U.S. restaurants, faced with higher food and labor costs, are raising menu prices at a much faster pace than historical rates, insistent on preserving profits after an arduous year.
From local restaurants to national chains like Chipotle Mexican Grill Inc., owners have boosted prices by as much as 5 percent in the past few weeks alone. Even at fast-food companies that were locked in price wars just a couple of years ago to win over cost-conscious consumers, increases aren’t taboo anymore.
“We are going to be paying higher prices in restaurants,” said David Henkes, senior principal at industry researcher Technomic. “Part of the calculus right now is there’s probably some appetite of consumers to pay whatever because they haven’t been out for a while.”
Across the nation, prices for food away from home rose 4 percent in May from a year earlier, the biggest jump since May 2009. It’s one example of a surge in overall inflation that’s left policy makers at the Federal Reserve debating how long the cost pressures will last as the economy bounces back from the COVID-19 pandemic.
In the Tampa, Fla., area, restaurateur Andrew Koumi bumped up his menu items by 2 percent to 4 percent.
Koumi, founder of a six-location chain called Green Market Cafe, tries to keep food and paper costs below 35 percent of his menu prices, but lately his computers keep flagging items that go above that parameter. He’s paying twice as much to buy chicken as he was in January, and other meats and paper products have gotten more expensive too.
Koumi isn’t too worried about standing out with his price increases, because “everyone’s doing it. Some people are doing it really drastically,” he said. “Could it go up more? It’s scary. I’m hoping that it levels.”
For now, there’s no sign of abating.
Chipotle recently raised menu prices by as much as 4 percent, after increasing average pay to $15 an hour and hiring thousands of workers to keep up with demand. American homestyle chain Cracker Barrel Old Country Store Inc., which earlier this year raised menu prices by 2.8 percent, is bumping up that increase to about 3 percent amid continued pressure from wage and commodity expenses, including pork for sausage and bacon.
McDonald’s Corp., which raised its hourly wage by about 10 percent in May, hasn’t announced any jump in prices yet but said early this year that franchisees could handle labor inflation “between judicious pricing on the menu as well as just thinking about productivity savings.”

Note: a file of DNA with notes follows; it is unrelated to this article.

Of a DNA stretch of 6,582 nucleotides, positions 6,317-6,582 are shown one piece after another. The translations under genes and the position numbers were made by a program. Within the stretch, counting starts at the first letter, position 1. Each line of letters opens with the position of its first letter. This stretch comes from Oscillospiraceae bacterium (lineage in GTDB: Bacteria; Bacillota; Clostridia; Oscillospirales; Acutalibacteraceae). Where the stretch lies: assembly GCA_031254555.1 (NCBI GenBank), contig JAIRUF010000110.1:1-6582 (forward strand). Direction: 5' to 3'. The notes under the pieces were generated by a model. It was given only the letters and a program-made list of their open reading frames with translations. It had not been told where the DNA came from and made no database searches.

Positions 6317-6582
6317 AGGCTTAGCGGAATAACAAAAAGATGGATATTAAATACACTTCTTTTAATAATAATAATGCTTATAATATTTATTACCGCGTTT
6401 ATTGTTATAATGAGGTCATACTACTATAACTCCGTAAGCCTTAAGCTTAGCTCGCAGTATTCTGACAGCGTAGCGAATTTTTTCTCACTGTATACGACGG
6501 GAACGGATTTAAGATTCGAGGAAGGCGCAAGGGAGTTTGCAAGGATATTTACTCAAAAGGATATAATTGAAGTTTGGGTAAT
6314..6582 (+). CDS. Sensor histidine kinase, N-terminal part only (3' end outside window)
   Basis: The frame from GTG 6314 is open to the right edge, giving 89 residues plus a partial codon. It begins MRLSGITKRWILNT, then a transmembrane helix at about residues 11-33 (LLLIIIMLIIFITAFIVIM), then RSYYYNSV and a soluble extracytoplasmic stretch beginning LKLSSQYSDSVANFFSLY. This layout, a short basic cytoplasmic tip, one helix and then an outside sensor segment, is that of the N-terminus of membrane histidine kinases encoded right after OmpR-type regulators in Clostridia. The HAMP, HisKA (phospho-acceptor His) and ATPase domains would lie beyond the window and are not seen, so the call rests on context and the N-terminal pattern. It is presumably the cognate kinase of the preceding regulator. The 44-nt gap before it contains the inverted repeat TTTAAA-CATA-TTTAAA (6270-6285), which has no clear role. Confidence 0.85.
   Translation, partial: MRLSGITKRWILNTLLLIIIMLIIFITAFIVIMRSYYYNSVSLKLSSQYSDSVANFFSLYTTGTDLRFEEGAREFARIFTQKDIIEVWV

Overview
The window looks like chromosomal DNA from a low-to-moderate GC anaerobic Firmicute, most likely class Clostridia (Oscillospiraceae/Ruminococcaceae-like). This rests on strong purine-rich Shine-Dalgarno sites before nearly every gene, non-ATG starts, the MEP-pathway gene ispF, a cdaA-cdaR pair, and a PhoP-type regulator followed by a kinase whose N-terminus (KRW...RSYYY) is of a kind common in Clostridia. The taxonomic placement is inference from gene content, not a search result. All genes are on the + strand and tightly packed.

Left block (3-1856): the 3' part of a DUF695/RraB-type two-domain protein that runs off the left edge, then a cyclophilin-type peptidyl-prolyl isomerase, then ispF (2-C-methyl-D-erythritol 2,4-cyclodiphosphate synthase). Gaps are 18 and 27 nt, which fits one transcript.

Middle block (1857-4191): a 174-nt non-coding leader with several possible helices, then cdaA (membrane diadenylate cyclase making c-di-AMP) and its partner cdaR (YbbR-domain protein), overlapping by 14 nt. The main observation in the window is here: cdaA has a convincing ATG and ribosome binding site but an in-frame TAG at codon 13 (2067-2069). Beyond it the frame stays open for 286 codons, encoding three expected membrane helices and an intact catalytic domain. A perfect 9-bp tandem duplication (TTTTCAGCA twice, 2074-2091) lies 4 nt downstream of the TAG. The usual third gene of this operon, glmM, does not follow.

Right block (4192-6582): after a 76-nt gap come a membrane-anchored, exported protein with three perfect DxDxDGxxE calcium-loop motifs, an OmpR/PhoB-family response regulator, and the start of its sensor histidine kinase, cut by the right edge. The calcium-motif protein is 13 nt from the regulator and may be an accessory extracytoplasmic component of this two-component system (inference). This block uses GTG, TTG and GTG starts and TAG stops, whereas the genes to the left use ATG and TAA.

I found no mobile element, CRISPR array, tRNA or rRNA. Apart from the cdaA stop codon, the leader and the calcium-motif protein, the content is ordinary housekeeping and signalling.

Historically, restaurant operators tend to raise menu prices a few times a year. Between 2015 and 2019, that amounted to increases of about 2.5 percent, according to BTIG LLC analyst Peter Saleh. This year, the rate may reach about 4 percent, Saleh wrote in a note to investors.
Although food costs will likely moderate once supply bottlenecks are resolved, higher wages and labor shortages will persist even after pandemic relief has dried out, because people are yearning for greater work-life balance and flexibility in a post-COVID-19 world, Saleh wrote.
That will create “inflation that in our view is not transitory,” Saleh said.
Whether higher prices are here to stay or just a temporary blip amid a fast reopening of the economy is at the center of a hot debate in the U.S. Federal Reserve Chair Jerome Powell said at a Congressional hearing June 22 that price increases recently are larger than expected but reiterated that they will eventually wane.
While commodity prices such as lumber have come down, food costs have continued to surge. U.S. producer prices for processed poultry jumped to an all-time high in May.
Some chains are coming up with creative solutions to avoid raising prices.
Wingstop Inc., for one, is only planning its typical 1 percent to 2 percent menu price increase this year. To save costs, the company is now buying whole birds instead of cut-up legs and breasts, selling less-used thigh pieces from a new delivery and takeout brand.
“The big price increases — the 4 percent price increases you’re seeing other chains do — that won’t be us,” CEO Charlie Morrison said in an interview. “Large price increases that are promoted and then passed on to the consumer tend to have a negative reaction.”
For smaller businesses, there is often little choice.
In Atlanta, restaurateur Bill Goudey raised prices by as much as 5 percent on some items a few weeks ago, steeper than the 1 percent increase he’s more comfortable with. The last few months have been chaotic at his two Copeland’s of New Orleans franchises. Workers have been so scarce that customers have had to wait for a table for up to two hours some weekends.
“While we’re hopeful some of these are short term and supply chain related, many are longer term cost concerns that could take months to resolve,” Goudey said in an email.